“Of course, customer support is another critical component of a vacuum skin packaging system,” Angel said. “You can build the best equipment in the world, but if you do not have the infrastructure in place to support that system, you are going to fail your customer. A strength Ossid brings to the industry is a robust customer support network that tends to our machinery and customers long after the sale.”

Ultimately consumers push what a processor produces, how it packages, its ingredients, etc. Portion control may have started out as a trend but has become a mainstream consumer habit and tendency. Meat and poultry companies have taken notice, and skin packaging aids in attracting those consumers.

“More and more meat packaging is limiting portion sizes, and skin packaging can be an efficient way to package single portions for today’s consumer,” Mueller said.

Minimal protrusion skin packaging offers meat processing facilities a lower cost option, but products don’t present as well as those in a package with greater product protrusion. Maximum product protrusion machines possess a higher level of sophistication and create a more premium look.

“For both types of packages, the top film contours the product very tightly without the product puncturing the film,” Hanneken said. “Some products are more challenging to skin pack. Multivac can work with the customer to run samples of their product using the customer’s film to evaluate such concerns.”

Shepard from Farmer Focus agreed, “Boneless cuts are going to be more successful than bone-in products purely because you are taking out the potential of bone puncture risk. However, we use this packaging for all cuts and success is really a matter of aligning the thickness of film and settings used when sealing.”

Jerry Rundle, vice president of sales for Taunton, Mass.-based Harpak-ULMA Packaging LLC, emphasized, “…reliability, reliability, reliability,” when addressing the things processor customers need most from skin packaging systems.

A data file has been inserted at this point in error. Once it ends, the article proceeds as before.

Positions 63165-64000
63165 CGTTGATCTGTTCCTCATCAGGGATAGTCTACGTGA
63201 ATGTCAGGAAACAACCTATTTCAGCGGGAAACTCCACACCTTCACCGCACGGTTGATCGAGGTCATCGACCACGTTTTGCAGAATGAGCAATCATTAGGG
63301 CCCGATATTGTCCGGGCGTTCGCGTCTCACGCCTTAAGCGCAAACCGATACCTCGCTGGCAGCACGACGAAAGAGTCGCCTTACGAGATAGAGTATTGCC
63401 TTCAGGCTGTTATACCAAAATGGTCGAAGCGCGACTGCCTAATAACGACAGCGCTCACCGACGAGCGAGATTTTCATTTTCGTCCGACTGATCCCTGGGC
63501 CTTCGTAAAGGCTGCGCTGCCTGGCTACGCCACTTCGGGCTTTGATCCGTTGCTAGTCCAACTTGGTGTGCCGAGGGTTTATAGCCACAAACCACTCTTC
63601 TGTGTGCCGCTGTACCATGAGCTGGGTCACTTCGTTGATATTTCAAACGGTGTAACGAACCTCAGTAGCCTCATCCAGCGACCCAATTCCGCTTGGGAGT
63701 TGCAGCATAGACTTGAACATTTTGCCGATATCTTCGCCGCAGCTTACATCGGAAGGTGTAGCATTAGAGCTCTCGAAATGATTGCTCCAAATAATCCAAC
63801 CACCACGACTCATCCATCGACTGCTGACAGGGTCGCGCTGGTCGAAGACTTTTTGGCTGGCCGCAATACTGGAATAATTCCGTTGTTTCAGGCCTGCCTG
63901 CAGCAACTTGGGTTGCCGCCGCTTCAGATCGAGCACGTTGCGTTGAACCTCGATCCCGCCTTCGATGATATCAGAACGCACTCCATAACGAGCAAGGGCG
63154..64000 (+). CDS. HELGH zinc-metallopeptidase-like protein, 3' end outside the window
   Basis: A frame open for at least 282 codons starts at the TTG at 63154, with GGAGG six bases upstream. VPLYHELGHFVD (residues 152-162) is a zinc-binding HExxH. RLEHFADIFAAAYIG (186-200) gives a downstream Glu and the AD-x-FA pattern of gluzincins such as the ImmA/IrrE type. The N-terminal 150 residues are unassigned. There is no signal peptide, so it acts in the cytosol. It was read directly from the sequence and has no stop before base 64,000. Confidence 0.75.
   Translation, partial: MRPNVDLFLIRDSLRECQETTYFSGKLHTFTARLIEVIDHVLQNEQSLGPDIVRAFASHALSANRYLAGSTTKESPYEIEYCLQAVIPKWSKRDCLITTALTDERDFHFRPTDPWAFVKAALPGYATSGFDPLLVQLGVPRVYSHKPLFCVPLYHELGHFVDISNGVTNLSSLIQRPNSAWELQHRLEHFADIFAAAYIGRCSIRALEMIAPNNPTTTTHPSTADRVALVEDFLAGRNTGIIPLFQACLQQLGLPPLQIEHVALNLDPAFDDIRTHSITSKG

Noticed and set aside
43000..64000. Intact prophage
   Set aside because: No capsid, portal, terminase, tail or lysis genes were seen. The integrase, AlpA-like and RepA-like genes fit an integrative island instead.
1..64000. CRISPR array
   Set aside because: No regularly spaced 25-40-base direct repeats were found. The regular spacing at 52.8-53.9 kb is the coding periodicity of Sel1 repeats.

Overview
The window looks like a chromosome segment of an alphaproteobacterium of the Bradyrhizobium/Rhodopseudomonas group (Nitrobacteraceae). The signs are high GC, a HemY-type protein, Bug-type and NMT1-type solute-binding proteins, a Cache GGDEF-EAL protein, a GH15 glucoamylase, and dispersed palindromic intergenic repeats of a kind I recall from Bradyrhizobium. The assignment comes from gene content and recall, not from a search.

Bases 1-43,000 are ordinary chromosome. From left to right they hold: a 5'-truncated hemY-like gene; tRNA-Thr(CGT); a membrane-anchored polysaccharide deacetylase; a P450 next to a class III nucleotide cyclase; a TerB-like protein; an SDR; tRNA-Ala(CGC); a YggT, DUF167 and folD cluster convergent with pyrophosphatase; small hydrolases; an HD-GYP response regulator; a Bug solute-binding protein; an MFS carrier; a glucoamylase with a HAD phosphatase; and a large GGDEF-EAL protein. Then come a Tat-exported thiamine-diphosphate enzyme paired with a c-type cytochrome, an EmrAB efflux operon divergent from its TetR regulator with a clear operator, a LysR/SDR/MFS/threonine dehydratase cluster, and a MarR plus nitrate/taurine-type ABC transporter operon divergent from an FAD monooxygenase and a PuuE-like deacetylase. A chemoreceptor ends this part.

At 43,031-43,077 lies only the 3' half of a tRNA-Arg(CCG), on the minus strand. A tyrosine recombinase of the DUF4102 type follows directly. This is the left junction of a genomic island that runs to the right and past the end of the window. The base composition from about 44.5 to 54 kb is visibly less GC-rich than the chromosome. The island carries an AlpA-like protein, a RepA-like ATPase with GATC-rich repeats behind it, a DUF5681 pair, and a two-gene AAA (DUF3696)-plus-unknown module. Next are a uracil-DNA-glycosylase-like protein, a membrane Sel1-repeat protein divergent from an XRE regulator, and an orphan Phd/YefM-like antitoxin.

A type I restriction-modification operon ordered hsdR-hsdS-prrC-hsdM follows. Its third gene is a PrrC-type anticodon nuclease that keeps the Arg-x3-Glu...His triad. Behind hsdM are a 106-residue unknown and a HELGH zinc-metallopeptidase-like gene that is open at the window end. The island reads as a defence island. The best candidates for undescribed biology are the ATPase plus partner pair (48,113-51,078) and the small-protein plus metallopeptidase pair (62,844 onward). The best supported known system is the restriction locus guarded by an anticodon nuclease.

Rundle also agreed that while providing longer shelf lives and a superior look to packaged meat products, skin packaging offers more versatility in achieving those qualities.

“You can skin onto flex film, semi-rigid film, flat board, paper trays, etc.,” he said. He added that customers often seek out machines and machine builders whose equipment provides the best-looking skin packaged product because attractiveness implies quality.

RepakRE20Reiser works with customers to evaluate and choose the best machines for specific products. (Source: Reiser)


Making choices

For meat and poultry companies considering the purchase of a skin packaging system, many reasons suggest it’s a worthy investment. The aesthetic value of skin packaging gives consumers an instant verification of reliability and quality when making purchasing decisions.

“Skin packaging also provides a consistent appearance on the shelf with better purge control than traditional formats and no product shift during transportation,” Mueller said.

Reiser works with customers to produce samples of the different styles of packaging so they can evaluate before purchase. The company has seen success and satisfied numerous customers using this process. Reiser welcomes its potential and existing customers to visit and be a part of that process at any time.

“Working with our Customer Center affords processors the opportunity to investigate thoroughly their various options without gambling on the purchase of a dedicated line that may not even be able to handle their product,” McCann said. “We encourage processors to bring your product, make your packages, present them to your customers, and observe their preference so that you can proceed with the best package for your customer, your product, and your business.”

Farmer Focus prioritizes its mission to promote and protect generational family farms and bases its choice of vendors on alignment with that mission.

“We also evaluate other more operations-focused things like quality of sourcing, transparency in costing and service, clear lead times, collaboration on inventory demand levels, technical support, and willingness to innovate with us,” Shepard said.